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Saturday, February 13, 2010


Enjoyable opening concert augurs well for the remaining five concerts of the summer season. (Review by Michael Green)

The KZN Philharmonic Orchestra’s first concert of the year in the Durban City Hall provided a varied programme of music by Mozart (the Marriage of Figaro overture), Brahms (the Violin Concerto in D major) and Cesar Franck (the Symphony in D minor).

On the podium, for the first time in Durban, was the distinguished Russian conductor Thomas Sanderling. His distinctly un-Russian name stems from the fact that his father, also a conductor, moved from Nazi Germany to Russia in the nineteen-thirties, and Thomas Sanderling was born in St Petersburg.

He is a restrained kind of conductor, his gestures mainly limited to short arm movements, but he obtained the right results from the orchestra, good balance of tone and some fine playing from the strings and woodwind.

The evening belonged however, without question, to the Durban-born English violin soloist Daniel Hope, age somewhere in his thirties, who has built up a big reputation internationally as a soloist and as a chamber musician. The Brahms concerto is very difficult to play and it is long, about 40 minutes. Interpretatively it is difficult, too; it combines lyrical qualities with structural strengths. Daniel Hope met all these challenges with splendid assurance and high skills. In the cantabile passages he produced an exquisite tone and impeccable phrasing. His pianissimo penetrated to the far reaches of the City Hall, the true test of a performer, in my opinion. And the orchestra responded excellently, as players do when they partner a soloist of this standard.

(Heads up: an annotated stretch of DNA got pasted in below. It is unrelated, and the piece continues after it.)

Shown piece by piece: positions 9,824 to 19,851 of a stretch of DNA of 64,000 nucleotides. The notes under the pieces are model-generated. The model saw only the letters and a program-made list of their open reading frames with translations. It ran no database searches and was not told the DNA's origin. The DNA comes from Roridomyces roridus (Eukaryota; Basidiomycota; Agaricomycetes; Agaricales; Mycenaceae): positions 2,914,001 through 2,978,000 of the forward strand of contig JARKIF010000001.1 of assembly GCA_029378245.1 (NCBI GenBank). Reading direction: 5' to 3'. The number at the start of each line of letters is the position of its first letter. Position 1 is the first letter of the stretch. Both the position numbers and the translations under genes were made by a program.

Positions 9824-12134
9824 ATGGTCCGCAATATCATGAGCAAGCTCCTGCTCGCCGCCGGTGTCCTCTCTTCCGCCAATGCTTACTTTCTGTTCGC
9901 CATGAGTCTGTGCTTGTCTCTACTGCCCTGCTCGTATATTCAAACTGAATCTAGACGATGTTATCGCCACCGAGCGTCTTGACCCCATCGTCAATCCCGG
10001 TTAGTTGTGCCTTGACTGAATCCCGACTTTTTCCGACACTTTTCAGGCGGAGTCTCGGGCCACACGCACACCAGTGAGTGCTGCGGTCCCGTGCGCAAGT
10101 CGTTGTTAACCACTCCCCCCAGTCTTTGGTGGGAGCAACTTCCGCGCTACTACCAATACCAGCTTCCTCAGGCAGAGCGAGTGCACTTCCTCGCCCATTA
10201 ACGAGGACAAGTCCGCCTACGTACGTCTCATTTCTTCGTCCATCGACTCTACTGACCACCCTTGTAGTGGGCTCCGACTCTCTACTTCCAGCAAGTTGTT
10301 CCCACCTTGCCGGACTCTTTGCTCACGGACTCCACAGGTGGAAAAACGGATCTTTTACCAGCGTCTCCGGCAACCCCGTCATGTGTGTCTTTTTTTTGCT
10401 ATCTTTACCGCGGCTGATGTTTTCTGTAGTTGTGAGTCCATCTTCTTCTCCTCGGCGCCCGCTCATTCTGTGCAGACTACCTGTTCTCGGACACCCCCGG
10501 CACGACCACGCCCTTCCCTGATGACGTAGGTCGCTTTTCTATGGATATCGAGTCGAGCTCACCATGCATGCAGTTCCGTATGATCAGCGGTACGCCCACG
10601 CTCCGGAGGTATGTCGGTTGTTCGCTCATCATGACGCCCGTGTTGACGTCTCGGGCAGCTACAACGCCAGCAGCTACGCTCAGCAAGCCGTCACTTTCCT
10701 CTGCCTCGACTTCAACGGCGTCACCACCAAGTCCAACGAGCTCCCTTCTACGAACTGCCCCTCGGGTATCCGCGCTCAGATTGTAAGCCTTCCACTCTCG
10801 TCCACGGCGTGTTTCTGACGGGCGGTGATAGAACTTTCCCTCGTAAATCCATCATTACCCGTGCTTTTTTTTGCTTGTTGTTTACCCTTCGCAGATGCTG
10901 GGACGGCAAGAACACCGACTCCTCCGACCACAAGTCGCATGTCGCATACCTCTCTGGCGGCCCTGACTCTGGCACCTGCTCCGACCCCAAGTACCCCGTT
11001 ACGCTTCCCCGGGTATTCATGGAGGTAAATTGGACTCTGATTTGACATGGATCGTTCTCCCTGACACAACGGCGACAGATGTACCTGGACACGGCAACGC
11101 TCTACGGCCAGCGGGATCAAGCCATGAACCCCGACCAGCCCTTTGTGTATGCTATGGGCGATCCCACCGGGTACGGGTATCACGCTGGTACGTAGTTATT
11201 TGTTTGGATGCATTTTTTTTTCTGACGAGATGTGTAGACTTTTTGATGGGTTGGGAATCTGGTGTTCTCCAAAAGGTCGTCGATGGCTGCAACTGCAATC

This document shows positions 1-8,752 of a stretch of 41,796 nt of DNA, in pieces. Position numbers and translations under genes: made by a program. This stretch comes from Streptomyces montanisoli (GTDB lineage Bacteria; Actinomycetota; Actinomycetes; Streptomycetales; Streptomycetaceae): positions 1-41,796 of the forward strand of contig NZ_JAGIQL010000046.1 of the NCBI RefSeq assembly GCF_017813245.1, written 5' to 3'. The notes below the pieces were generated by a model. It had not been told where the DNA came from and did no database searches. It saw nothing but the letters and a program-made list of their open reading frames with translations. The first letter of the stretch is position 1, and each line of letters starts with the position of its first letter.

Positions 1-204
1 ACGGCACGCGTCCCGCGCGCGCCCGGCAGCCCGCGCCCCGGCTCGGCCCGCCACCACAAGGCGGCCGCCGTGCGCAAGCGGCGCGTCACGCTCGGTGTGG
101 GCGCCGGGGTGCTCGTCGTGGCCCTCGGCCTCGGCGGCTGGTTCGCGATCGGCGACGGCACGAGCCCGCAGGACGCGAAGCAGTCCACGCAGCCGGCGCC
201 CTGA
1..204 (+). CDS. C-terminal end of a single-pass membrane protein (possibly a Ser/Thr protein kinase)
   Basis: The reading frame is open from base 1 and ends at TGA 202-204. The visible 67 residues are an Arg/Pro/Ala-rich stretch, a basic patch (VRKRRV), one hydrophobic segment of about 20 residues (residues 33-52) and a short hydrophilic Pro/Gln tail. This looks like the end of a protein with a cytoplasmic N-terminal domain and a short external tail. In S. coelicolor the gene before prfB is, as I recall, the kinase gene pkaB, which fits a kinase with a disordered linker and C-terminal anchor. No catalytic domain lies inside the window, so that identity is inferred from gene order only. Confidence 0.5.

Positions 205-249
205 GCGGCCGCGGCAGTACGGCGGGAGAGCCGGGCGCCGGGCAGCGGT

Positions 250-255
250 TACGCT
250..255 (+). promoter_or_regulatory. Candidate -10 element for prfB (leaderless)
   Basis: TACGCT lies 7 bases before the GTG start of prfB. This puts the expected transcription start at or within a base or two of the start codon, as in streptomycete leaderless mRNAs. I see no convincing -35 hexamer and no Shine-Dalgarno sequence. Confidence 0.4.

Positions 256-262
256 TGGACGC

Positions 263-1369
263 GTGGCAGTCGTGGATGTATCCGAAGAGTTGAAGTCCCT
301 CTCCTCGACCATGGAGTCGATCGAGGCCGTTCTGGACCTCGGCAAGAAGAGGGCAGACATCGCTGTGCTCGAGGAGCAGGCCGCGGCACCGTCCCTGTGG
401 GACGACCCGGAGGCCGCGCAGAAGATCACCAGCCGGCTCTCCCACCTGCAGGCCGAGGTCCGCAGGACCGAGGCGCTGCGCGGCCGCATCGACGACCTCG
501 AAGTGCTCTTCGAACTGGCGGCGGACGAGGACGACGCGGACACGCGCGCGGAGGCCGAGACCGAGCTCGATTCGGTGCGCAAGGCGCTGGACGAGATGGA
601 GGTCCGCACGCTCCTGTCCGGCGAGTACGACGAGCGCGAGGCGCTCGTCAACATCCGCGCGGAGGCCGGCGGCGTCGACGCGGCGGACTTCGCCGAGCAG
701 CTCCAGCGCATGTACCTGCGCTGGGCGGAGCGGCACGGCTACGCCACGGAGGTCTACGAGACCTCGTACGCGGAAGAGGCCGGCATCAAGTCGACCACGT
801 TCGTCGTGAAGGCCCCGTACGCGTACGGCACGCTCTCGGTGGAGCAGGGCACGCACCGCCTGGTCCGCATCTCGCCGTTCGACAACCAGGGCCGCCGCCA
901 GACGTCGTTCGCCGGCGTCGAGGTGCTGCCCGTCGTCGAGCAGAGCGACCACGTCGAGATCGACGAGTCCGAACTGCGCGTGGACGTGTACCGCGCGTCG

The performance brought forth prolonged applause at the end. Announcing an encore, Daniel Hope said in a pleasantly refined English accent: “I may not sound like it, but I was born in this town”. The encore was a raga by the Indian composer Ravi Shankar. “Usually it takes about three hours to play”, said Daniel Hope, “but with the composer’s approval, I am going to play a version that takes about three minutes”.

It was a beguiling three minutes, sweeping expressive phrases followed by a lengthy fast passage of great rhythmic brilliance.

The evening as a whole was most enjoyable and it augurs well for the remaining five concerts of the summer season. - Michael Green